Title "Company School" Metamorphic Costume Cards, Watercolors/Gouache on Mica, depicting various Indian characters -- tradespeople and servants
Book Condition Good
Seller ID 006484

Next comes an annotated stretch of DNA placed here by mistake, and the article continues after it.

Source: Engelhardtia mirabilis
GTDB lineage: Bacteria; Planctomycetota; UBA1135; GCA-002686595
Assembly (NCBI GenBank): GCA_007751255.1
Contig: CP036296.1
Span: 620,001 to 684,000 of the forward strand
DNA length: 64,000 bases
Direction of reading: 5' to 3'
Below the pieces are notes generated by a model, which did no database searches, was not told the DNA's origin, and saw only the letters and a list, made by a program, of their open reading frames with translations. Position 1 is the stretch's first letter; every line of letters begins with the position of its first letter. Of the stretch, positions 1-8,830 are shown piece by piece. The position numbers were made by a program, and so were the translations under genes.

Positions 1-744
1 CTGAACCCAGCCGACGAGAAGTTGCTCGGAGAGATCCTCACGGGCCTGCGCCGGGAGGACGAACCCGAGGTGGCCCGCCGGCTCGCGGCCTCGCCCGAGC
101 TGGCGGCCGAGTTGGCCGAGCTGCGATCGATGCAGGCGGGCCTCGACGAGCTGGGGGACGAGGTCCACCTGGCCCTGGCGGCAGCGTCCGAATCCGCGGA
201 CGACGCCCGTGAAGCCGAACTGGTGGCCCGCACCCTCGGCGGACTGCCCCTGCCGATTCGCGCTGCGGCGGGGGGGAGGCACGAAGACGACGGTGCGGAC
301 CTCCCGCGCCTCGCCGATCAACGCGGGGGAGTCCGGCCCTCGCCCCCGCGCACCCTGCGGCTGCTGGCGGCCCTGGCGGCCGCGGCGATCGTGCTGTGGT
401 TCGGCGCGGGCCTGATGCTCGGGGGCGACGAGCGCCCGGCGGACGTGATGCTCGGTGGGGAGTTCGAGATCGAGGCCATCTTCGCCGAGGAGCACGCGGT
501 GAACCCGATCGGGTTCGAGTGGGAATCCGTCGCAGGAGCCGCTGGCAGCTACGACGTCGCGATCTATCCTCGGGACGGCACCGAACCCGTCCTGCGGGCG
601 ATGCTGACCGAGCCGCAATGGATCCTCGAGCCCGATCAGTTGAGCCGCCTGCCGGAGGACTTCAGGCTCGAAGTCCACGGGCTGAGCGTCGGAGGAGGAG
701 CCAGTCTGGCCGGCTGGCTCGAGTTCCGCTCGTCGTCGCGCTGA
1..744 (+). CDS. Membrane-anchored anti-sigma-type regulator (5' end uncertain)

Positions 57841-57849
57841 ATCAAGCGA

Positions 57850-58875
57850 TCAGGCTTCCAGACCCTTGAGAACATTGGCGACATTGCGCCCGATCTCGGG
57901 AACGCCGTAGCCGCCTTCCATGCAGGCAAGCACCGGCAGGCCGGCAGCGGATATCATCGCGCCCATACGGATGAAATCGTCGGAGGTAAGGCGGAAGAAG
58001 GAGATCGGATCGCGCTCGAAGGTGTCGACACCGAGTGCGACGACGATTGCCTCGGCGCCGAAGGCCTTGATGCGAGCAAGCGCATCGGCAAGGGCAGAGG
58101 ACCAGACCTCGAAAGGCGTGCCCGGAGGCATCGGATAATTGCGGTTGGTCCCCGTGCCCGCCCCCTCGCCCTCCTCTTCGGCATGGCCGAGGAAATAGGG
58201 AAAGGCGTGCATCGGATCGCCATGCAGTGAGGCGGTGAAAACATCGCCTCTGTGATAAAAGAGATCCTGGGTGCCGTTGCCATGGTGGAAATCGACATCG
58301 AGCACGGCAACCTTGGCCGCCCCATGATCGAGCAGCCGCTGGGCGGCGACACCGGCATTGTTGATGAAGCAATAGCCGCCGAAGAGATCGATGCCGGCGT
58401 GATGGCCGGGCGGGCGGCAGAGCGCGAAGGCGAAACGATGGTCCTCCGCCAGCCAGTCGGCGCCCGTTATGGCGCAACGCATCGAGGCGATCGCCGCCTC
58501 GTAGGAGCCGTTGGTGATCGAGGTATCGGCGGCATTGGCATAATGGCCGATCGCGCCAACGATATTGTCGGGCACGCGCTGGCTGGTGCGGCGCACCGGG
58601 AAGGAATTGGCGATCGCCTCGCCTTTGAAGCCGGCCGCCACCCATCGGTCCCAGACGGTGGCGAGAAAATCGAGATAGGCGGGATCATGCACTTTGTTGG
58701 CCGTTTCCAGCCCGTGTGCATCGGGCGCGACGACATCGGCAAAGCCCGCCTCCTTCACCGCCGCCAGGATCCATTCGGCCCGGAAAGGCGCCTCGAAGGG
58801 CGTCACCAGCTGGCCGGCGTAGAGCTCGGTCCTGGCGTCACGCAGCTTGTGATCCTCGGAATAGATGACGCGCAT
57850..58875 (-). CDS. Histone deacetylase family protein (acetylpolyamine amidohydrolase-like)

N.d. Circa 1830 to 1850. Eleven cards, ten of which are overlay cards, deliberately leaving out a face, and one, the base card, this one featuring two heads, one to apply to the standing figures, the other, to the kneeling/seated ones, regardless of the figure's gender. The cards all measure 11 by 7.5 cm. Scarce genre. One comes upon Company School mica painted figures with some regularity, and metamorphic costume overlay cards, the same, but the two genres combined are encountered far far less. These Indian paintings on mica from the early to mid-19th Century have become known as "Company School" paintings because they were typically produced for employees of the East India Company as souvenirs. The genre was supposedly emulating the painting on glass which was the rage in Europe at the time. The nature of mica dictated the size of these paintings. While mica has the wonderful ability to be shaved off into thin slices or sheets, these sheets are also brittle and easily fracture, making a larger format impractical. The subject matter of these cards include a seated street vendor with scales, a seated woman spinning thread on a spindle whorl, a seated pot mender, a man armed with a scimitar and shield, a kneeling man with a bottle and cup, a man with a hound and whip, a dancing girl, etc. Condition: typical edge chips, cracks or fracturing. Still, the painted work remains bright, fresh, and essentially well-preserved.